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Boris Johnson may prove a headache for Ireland, but a no-deal Brexit is the real nightmare

Past visits by Johnson to Ireland don’t exactly inspire confidence.

Simon Coveney and Boris Johnson speak to the media in late 2017.
Simon Coveney and Boris Johnson speak to the media in late 2017.
Image: Brian Lawless/PA Wire

THE TORY LEADERSHIP contest may look like it’s done and dusted but there is genuinely a ways to go yet.

If a week is a long time in politics, then two is an eternity in Conservative Party politics.

So whether Boris Johnson gets there or not, it won’t be until mid-July that we know for sure.

For the Irish government though, they can be sure that any new leader is likely to present even more headaches for the teetering Brexit process. 

Earlier this week, TheJournal.ie looked at what the various leadership hopefuls have said about the contentious backstop.

Unsurprisingly given that the leadership race has seen a hardening of the Conservative position on Brexit, pretty much all of the main candidates want to see the backstop gone.

Their methods for achieving this boil down to pushing for even more seemingly impossible renegotiation or Sajid Javid’s suggestion that the British government basically pays Ireland to resolve the situation. 

Unsurprisingly to most Brexit followers in Ireland and probably many in the UK too, such an approach is unlikely to get much traction if it is indeed broached in Europe. 

It didn’t work when parliament forced Theresa May to do it and a new leader with the same message is unlikely to see a different result.

As if to illustrate that fact to Conservative members in the upcoming vote, Sky News foreign correspondent Mark Stone put the contenders’ ideas to three EU voices – one MEP and two experts in Brussels institutions. 

(Click here if video doesn’t play)

In a report that got some Brexiteer blood boiling, some of their responses included words like “delusional” and a description of the candidates’ plans as being like “promising unicorns”.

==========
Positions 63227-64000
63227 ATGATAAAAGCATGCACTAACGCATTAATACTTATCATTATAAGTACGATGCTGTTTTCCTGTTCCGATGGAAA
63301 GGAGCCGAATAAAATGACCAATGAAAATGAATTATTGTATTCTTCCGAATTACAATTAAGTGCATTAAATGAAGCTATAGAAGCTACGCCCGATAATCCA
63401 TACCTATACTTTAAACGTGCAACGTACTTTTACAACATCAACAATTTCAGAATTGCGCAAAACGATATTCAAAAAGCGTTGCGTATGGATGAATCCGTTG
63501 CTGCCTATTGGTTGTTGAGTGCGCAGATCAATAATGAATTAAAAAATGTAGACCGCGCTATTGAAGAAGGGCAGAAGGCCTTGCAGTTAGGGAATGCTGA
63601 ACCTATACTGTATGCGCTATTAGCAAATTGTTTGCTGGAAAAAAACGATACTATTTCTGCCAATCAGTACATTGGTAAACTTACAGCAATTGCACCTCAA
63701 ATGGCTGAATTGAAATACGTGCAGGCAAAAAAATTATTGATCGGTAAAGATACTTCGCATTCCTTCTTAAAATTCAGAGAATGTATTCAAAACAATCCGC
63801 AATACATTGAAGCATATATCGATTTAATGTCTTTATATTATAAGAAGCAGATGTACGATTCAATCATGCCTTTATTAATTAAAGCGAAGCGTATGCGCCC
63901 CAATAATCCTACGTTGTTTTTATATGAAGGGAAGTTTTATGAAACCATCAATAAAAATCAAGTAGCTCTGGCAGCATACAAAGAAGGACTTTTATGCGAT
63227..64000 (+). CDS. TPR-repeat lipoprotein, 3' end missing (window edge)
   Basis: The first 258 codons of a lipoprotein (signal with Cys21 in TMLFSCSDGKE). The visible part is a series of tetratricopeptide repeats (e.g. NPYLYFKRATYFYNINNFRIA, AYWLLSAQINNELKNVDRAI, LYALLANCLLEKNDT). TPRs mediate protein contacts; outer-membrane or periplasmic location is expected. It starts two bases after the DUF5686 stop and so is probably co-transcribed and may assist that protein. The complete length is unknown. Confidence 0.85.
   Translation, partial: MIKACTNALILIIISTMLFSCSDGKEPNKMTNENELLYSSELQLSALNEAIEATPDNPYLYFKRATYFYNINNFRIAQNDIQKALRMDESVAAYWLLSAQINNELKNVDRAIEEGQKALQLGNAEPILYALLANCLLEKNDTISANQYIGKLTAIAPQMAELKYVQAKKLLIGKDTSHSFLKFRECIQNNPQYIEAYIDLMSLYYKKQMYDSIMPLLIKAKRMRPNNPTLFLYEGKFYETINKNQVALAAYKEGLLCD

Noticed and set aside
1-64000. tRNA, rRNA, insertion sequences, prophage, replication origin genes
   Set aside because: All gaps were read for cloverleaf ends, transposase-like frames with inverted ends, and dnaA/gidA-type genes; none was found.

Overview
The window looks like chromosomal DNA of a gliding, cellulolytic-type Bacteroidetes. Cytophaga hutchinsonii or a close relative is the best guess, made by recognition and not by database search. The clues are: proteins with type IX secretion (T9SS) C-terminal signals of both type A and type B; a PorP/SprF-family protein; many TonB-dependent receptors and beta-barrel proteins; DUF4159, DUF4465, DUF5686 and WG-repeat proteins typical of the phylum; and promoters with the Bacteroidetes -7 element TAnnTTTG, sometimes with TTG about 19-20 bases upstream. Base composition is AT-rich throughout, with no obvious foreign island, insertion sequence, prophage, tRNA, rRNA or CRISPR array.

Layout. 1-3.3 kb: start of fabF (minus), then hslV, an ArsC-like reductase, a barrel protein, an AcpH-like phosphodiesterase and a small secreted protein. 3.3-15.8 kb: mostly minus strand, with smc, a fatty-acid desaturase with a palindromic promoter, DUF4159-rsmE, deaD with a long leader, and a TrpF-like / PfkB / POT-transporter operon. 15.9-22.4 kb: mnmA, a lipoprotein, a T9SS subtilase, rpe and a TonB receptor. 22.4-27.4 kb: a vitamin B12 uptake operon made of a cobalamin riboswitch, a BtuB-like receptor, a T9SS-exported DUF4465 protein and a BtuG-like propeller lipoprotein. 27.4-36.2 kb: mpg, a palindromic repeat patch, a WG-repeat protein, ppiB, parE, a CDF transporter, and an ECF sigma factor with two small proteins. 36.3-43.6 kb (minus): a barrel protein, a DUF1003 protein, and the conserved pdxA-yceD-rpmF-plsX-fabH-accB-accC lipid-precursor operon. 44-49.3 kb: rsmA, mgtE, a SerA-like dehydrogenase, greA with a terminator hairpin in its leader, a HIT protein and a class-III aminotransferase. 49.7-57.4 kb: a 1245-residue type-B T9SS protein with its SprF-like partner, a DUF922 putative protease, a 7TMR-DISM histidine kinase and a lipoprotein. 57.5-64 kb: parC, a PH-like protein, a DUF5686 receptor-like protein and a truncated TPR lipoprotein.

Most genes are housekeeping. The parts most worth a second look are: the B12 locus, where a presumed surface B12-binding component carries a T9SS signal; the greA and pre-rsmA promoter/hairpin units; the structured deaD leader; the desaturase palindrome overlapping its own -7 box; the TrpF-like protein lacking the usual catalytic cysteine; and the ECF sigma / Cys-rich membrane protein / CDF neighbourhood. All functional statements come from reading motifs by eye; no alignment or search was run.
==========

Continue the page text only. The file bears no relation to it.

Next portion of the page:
Asked about Johnson’s threat to withhold the €44 billion divorce bill until an alternative is reached, Belgian MEP Philippe Lamberts said it would shred the UK’s standing “close to zero”. 

For the Irish government, trust in their British counterparts has already been severely dented by Brexit, and not just by by the various ridiculous statements made by British politicians about Ireland. 

A much-discussed article published on Politico last year outlined how negotiations involving the two governments had “poisoned UK-Ireland relations”.  

Mort pertintely given the way the Conservative race is going, there were even reports that Irish officials were told “not to listen” to Boris Johnson when he came here as Foreign Secretary in late 2017. 

The Department of Foreign Affairs strongly rejected the claim, saying it was inaccurate, but Johnson’s actual performance didn’t exactly suggest a harmonious relationship either. 

In the days before the backstop became the main point of contention, Johnson and Minister Simon Coveney were singing from wildly different hymn sheets about the length of a Brexit transition period.  

At one point Johnson even said he “wasn’t aware” of Coveney’s position on a five-year transition, despite it being the widely stated and reported position of the Irish government at the time.

These kind of public moments of discord may seem like a drop in the ocean when it comes to Brexit diplomacy but Johnson becoming Prime Minister would likely make such public tensions more commonplace. 

It’s not just utterances of either genuine or affected buffoonery that will be of concern though. The far more worrying issue is what a Johnson premiership means for Brexit.

Brexit itself places the biggest strain on UK-Ireland relations, regardless of who is in Downing Street, but the spectre of a no-deal scenario becomes even more real if Johnson takes over. 

Johnson has refused to rule out such an outcome and inists the UK is leaving the EU in 31 October. This date more than any in the Conservative leadership race is what the Irish government will be focusing on.

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About the author:

Rónán Duffy

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